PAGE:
Local Reassessment Moves into Its Final Phase

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by Barrett Seaman

Passed by the state Legislature, signed into law by Governor Cuomo and adopted by the Greenburgh Town Council, the three-year phase-in for homeowners saddled with more than a 25% increase in their assessments is now in effect, both in Greenburgh’s 10 taxing districts and in Ossining as well. Those who are likely to qualify are concentrated in Irvington, Hastings and Edgemont.

Applications, available on the Greenburgh web site, must be submitted to the town assessor by September 15, the date by which all remaining grievances are due to be settled. Some 3,200 homeowners have filed grievances to the Board of Assessment Review (BAR), placing a substantial burden on that five-member body to resolve their cases in little more than six weeks.

Beyond having to meet the 25% threshold, applicants for phase-in relief must also qualify for the state’s STAR exemption program and have no outstanding building code violations or back taxes. The property in question must be their primary residence. If applicants meet all these criteria, they will pay only a third of their increase in the first year, two thirds in the second and the full increase in the third year and thereafter.

Those who are scheduled to receive reduced assessments will get the full amount immediately, as will those with projected increases of 25% or less.

Until all assessments are resolved, according to Assessor Edye McCarthy, it will not be possible to determine what the actual tax rates—or “MILL rates”—will be from one taxing district to the next.

The reassessment must ultimately be revenue-neutral, meaning that the various taxing entities—the town, village governments and school districts—will take in no more in aggregate taxes than they are scheduled to take in for the tax year. How much in taxes any given residence or business ends up paying depends on what that MILL rate will be.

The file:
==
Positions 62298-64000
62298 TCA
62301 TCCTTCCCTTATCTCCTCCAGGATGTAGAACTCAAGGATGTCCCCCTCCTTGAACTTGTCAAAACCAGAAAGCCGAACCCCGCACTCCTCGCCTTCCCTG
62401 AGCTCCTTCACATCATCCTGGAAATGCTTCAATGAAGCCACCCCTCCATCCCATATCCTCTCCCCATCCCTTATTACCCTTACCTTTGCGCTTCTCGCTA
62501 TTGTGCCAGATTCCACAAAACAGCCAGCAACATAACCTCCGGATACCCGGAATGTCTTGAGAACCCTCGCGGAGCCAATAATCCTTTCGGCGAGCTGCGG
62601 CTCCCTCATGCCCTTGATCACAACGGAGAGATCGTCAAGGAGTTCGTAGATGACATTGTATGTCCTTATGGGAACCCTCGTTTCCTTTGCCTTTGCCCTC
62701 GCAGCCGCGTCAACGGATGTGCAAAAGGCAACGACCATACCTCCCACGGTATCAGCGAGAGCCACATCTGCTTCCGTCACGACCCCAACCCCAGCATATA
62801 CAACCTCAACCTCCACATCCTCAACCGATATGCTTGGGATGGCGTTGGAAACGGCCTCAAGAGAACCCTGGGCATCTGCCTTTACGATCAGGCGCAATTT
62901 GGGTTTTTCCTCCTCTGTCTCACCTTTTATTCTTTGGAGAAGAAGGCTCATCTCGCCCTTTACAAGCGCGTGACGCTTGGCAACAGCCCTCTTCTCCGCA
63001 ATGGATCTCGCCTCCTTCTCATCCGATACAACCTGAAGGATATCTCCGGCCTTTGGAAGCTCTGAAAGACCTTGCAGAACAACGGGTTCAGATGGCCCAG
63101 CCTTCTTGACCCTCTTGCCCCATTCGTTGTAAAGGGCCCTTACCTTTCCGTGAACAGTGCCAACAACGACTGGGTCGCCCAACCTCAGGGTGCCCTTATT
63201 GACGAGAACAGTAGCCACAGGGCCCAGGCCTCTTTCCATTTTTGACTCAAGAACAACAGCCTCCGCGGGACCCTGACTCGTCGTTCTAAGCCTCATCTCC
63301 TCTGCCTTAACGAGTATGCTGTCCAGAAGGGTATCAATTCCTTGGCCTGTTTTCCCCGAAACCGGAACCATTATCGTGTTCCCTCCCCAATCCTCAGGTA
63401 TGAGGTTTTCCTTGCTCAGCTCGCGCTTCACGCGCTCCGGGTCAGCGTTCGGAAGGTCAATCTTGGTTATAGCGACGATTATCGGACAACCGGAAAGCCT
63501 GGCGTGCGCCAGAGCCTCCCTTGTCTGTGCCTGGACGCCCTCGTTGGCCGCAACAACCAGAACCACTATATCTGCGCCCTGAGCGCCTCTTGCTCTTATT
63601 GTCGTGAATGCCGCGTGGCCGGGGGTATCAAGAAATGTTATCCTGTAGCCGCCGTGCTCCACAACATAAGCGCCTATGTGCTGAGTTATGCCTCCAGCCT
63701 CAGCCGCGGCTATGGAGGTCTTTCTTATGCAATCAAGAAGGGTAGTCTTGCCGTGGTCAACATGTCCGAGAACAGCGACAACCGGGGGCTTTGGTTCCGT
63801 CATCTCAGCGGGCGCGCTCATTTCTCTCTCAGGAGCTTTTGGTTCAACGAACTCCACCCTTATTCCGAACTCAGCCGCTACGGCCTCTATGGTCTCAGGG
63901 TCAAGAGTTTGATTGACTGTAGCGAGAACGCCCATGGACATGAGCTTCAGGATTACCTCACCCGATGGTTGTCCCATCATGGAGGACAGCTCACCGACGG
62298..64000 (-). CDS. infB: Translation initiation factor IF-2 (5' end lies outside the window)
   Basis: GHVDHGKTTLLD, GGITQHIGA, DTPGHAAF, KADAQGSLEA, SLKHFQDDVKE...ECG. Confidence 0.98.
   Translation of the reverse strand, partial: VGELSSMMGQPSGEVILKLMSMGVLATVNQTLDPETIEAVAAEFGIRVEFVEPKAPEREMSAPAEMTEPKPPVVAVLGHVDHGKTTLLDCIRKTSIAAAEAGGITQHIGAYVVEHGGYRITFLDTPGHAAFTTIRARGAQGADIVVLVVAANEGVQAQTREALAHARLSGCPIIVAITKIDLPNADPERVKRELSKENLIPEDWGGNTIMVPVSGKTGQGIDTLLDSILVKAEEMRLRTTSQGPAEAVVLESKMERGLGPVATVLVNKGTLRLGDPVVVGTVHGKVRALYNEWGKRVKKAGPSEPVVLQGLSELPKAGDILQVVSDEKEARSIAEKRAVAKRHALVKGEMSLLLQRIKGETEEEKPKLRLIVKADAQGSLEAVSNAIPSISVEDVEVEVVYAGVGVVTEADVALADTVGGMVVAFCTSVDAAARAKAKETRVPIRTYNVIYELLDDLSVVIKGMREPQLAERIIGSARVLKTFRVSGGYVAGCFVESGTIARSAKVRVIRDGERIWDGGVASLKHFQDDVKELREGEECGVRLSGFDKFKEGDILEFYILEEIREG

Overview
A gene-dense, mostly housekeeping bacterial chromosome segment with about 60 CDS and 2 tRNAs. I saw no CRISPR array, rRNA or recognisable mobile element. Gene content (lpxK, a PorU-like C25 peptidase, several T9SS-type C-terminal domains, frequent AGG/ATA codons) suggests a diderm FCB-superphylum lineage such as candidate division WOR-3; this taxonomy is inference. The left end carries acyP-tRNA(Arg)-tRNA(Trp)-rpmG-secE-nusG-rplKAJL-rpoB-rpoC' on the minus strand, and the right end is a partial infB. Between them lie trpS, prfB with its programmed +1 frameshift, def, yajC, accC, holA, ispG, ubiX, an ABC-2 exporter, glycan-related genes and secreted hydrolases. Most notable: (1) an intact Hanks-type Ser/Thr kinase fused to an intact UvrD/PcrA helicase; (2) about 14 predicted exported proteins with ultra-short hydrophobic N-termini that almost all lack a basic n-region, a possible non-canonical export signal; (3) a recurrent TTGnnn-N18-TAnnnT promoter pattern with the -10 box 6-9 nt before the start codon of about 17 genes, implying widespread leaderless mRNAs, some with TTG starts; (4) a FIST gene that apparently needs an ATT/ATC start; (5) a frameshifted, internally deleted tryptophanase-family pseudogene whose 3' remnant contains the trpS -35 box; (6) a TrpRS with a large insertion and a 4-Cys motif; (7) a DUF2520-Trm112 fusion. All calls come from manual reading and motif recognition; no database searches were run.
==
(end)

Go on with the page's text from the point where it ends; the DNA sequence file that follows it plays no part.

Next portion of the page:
Even before the final numbers are determined, however, communities hit with the highest assessment increases are already showing the effects. Irvington resident Catherine Johnson has researched the impact of “tax capitalization” on the market values of homes, citing economists who have studied the subject and finding local examples that confirm the theory that property tax increases will lead to lower selling prices—and vice versa.

Economists, she wrote on the “Greenburgh Residents for Fair Taxation” Facebook page, “define houses not just in terms of number of bedrooms, age, condition, etc., but in terms of price and mortgage as well. To an economist, property taxes are part of the house.” Physically identical houses, she argues, are different if their tax rates are different. “Buyers must pay (very) high prices for low taxes. … Economists take into account the total “economic burden” carried by the owner.”

“Thanks to Greenburgh,” she concluded, “Irvington residents living in the inner village, where taxes were quite low, comparatively speaking, must now bear a much higher economic burden than residents whose taxes were already high.”

Tyler Technologies and Greenburgh, she argued, should have anticipated that impact and adjusted for it.

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